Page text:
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Korg microSTATION

October 1, 2010

A_choose-oneWhat: Portable synthesizer with 61 mini-keys, tons of programs/sounds, built-in sequencer, effects, and editing software as well as VST/AU/RTAS plug-in capability.

Why: I hadn’t expected to cover a keyboard as part of this roundup, let alone the microSTATION. But when an online retailer asked for my opinion and sent one to check out, I realized that it was well-suited to portable MIDI recording. For starters, it weighs under six pounds, and at just under 31 inches long, can fit in a large suitcase.

Faraway Factor: While a laptop running a program like Reason offers serious sonic firepower, you still need a controller—not just for the notes, but for realtime parameter tweaking. The microSTATION’s mini-keys might be a turnoff at home, but keep weight, size, and cost down for portability. Also, it’s self-contained; there are the usual “greatest hits” sounds (pianos, guitars, organs, synths, pads, voices, etc., based on the same basic engine used in the Korg M3) along with combis, effects, and a very complete sequencer.

The 16-track sequencer contributes the most to the Faraway Factor, as it’s very easy to use—I created a song on it without opening the manual, and while editing is more involved, it’s still not difficult. Another factor is drum machine-style loop recording, so you can build up tracks a piece at a time (e.g., record a drum part’s kick and snare first, then do the hats, toms, cymbals, etc., all without having to stop). You can even do grid/matrix-style programming using 16 dedicated buttons to “deposit” notes on specific beats.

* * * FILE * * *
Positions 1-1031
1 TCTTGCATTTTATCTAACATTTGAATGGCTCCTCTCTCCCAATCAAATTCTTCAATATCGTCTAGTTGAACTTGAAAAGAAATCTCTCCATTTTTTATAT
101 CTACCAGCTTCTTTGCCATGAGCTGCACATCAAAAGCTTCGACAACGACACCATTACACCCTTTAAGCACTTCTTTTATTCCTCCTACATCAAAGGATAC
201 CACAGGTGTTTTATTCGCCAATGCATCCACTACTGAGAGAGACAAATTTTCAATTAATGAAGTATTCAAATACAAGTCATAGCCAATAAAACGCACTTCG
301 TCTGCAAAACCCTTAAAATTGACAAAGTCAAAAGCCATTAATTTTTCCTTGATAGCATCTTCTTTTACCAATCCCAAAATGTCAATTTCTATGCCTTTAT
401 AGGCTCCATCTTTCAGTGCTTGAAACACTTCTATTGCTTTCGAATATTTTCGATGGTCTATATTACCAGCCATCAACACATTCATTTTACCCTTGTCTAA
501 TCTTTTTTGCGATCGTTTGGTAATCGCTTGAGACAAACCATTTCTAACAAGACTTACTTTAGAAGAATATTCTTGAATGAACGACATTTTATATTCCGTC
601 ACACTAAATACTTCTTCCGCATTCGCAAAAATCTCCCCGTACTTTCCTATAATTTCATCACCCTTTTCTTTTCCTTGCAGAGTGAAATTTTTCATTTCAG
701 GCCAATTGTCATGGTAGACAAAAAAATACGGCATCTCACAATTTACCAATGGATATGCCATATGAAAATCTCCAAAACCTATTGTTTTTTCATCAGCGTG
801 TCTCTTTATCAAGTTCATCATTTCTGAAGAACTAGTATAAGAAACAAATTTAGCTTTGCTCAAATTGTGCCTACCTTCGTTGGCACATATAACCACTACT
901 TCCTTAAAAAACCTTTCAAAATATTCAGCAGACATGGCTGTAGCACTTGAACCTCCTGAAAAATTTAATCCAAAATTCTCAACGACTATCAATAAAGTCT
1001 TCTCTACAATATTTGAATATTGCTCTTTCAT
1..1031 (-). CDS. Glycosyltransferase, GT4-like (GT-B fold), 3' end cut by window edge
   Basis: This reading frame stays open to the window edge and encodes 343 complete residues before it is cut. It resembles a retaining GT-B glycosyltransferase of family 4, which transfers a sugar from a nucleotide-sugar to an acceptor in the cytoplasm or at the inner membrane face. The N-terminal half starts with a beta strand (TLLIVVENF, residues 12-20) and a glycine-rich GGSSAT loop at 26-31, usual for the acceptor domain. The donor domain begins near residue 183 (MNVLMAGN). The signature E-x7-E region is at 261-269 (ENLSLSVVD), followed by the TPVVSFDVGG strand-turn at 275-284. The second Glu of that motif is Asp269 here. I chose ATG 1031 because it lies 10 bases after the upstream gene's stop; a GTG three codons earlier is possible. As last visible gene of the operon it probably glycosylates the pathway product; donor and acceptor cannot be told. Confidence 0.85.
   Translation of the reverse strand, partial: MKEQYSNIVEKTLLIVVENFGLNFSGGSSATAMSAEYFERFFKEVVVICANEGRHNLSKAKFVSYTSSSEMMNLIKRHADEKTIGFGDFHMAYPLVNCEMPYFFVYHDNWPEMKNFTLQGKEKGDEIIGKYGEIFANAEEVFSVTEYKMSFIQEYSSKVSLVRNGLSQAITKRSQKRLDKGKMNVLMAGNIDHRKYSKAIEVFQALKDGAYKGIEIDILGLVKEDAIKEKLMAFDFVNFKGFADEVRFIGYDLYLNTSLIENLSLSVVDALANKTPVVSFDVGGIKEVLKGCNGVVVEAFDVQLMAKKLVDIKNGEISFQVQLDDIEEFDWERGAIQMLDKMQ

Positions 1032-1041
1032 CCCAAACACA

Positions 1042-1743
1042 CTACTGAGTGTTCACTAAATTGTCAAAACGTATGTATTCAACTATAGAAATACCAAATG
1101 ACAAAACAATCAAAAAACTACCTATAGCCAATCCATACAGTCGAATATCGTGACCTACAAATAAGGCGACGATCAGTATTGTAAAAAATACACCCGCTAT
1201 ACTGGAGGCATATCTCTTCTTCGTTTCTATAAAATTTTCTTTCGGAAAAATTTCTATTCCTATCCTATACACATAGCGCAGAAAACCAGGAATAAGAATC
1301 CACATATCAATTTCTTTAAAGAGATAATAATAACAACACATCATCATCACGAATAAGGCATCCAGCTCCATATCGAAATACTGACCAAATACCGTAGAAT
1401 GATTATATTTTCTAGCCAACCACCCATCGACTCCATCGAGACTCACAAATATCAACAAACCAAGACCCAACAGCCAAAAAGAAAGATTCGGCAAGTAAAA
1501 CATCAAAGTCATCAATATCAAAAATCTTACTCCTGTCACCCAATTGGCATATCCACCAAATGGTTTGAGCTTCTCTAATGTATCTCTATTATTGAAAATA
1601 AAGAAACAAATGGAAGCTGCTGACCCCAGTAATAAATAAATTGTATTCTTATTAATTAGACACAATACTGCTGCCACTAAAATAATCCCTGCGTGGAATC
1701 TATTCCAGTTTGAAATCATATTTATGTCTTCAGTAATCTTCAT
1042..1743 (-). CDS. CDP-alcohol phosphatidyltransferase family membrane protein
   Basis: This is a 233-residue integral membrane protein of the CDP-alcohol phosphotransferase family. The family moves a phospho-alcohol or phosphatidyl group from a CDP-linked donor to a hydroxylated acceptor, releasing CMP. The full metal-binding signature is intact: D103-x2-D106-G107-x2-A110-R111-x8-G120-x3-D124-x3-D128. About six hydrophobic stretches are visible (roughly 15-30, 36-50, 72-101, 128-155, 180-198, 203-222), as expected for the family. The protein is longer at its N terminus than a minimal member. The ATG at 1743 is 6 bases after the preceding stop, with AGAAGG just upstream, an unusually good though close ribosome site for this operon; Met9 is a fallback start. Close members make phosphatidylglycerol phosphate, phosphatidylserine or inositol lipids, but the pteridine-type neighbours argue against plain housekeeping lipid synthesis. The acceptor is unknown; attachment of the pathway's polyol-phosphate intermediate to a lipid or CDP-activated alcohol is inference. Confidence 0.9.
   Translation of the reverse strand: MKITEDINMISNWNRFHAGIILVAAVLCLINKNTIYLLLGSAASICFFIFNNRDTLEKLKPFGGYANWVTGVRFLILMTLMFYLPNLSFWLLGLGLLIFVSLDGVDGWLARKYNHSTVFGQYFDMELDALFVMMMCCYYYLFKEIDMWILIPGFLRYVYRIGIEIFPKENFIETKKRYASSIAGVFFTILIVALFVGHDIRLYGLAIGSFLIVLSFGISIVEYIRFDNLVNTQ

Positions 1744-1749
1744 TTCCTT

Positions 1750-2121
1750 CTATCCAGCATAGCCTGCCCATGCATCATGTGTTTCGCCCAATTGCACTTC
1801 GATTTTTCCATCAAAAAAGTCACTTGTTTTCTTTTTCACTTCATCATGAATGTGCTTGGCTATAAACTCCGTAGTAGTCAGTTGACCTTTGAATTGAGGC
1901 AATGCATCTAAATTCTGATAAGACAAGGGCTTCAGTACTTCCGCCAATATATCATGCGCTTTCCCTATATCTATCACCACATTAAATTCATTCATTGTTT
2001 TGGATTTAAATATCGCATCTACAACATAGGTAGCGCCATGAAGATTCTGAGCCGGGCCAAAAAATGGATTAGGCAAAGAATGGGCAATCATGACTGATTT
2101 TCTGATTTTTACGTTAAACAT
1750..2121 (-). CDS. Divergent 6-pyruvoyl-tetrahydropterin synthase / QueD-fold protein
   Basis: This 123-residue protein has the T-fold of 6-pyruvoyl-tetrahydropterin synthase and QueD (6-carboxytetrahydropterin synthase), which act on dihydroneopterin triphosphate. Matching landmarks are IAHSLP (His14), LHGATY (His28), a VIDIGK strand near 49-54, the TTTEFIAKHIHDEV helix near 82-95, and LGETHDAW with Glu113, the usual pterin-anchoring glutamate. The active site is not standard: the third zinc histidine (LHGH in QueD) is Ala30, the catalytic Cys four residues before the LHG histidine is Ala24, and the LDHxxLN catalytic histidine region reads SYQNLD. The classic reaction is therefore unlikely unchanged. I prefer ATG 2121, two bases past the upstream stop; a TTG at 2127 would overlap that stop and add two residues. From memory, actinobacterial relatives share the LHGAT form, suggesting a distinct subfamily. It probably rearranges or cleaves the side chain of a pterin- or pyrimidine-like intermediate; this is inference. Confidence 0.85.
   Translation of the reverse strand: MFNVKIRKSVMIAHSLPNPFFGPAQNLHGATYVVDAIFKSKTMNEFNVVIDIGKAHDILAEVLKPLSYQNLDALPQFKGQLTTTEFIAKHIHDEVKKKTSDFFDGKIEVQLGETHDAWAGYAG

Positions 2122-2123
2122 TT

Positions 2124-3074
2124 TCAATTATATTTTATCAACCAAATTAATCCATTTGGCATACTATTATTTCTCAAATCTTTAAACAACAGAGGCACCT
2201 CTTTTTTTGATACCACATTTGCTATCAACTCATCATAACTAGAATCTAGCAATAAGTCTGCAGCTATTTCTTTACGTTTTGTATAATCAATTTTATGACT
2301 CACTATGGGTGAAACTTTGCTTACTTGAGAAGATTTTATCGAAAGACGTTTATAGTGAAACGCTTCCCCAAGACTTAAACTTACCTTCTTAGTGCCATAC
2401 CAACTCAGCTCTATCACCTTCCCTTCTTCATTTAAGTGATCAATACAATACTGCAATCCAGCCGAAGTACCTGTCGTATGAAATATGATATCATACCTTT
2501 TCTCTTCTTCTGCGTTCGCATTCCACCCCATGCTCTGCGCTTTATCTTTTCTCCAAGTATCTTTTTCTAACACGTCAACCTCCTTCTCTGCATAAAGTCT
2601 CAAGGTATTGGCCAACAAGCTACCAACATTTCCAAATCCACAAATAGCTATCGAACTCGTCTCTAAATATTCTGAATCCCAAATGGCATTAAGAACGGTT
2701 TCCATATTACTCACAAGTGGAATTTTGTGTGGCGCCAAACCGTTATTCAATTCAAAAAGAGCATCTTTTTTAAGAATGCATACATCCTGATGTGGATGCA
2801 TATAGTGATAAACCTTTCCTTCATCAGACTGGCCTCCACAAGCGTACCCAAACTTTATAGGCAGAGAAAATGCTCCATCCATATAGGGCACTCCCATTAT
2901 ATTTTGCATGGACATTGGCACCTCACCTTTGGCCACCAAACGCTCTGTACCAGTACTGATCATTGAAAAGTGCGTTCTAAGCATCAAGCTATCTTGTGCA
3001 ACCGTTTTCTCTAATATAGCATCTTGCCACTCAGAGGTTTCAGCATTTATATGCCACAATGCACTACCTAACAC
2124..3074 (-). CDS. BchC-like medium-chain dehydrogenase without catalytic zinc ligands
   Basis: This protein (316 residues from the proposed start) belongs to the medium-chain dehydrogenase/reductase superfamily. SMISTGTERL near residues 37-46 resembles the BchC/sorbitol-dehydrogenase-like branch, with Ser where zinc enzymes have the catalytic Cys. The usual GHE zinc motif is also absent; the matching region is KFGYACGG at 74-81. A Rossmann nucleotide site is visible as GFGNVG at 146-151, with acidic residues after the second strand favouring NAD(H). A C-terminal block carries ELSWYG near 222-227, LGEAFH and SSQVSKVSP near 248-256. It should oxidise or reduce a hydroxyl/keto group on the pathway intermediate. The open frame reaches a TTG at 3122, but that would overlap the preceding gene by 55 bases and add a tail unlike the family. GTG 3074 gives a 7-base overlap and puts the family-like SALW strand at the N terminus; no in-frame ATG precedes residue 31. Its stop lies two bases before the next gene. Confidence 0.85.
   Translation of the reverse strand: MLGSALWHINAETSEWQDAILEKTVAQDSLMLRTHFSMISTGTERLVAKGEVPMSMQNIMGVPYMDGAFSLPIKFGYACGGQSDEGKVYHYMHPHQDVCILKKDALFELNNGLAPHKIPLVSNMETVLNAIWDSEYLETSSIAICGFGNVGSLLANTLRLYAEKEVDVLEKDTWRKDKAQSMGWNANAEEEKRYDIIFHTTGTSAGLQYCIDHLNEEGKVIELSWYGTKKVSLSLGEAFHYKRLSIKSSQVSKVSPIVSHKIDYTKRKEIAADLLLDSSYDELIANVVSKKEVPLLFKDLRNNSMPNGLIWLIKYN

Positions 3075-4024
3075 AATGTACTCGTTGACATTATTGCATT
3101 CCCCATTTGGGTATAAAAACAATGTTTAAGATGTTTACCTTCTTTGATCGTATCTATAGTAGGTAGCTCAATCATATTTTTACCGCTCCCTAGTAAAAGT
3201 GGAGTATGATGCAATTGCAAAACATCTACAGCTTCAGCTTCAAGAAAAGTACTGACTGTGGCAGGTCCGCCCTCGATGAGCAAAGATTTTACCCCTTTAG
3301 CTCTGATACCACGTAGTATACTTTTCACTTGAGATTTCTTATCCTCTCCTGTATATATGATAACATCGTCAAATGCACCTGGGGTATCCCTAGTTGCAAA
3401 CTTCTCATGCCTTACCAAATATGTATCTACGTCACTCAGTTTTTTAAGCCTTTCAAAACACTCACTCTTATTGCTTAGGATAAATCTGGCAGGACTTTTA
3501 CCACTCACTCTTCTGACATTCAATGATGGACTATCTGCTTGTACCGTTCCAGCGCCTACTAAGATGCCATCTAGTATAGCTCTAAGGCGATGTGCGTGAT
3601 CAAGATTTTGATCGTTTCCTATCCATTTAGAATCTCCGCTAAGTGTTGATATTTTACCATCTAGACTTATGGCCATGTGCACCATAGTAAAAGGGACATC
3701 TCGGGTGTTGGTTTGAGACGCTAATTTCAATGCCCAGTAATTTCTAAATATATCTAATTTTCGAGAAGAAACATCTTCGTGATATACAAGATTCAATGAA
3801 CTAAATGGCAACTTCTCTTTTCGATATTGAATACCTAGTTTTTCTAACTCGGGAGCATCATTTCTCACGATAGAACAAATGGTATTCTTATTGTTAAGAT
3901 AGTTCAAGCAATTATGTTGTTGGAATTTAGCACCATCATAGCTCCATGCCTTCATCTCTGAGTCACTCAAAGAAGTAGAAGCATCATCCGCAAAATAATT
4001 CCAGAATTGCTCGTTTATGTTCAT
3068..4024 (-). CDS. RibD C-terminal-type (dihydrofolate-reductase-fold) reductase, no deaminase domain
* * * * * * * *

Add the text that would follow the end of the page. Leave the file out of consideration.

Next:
When you’re done, you can save the file to an SD card. And when you get home, you can connect the microSTATION to your computer via USB, and use the included software to have it serve as a VST/AU/RTAS plug-in in your host of choice.

For collaborations, the microSTATION is also a GM2-compatible sound module, making it easy to trade Standard MIDI Files. Finally, with the appropriate plug, the universal AC adapter will work anywhere in the world.

Strengths: The sounds are really good—defined and rich. There are 480 factory sounds (512 program slots total), 256 factory combis (384 total), and 25 factory drum kits (48 total). The effects are also a strong point, as the selection is comprehensive— you’ll even find amp modeling—so you can get a pretty polished sound thanks to five insert effects, two master effects, and a “total” effect that processes everything (i.e., a “mastering” processor). And the sequencer is powerful enough that you can build some pretty impressive music.

Limitations: The mini-keys are both a limitation and a strength; it may take you awhile to acclimate to the smaller keys, but they’re the main reason why the microSTATION is well-suited to portable recording. Also, you can’t record audio (not that Korg ever said it could, I mention this for completeness) and the controller knobs, while welcome, are better for set-and-forget tweaking than performance, as they’re somewhat small and cramped.

Conclusions: If you’re going away from home, take this with you (or ship it in advance of your arrival) and you’ll have a surprisingly useful workstation to satisfy your musical addiction. Touring? You’ll have no problem finding a place to put this in your van, tour bus, or for many planes, the overhead compartment. And it sounds just as good at home.

As I said, I wasn’t planning on including a product like this—but it’s cool enough that it kind of forced me to write it up.

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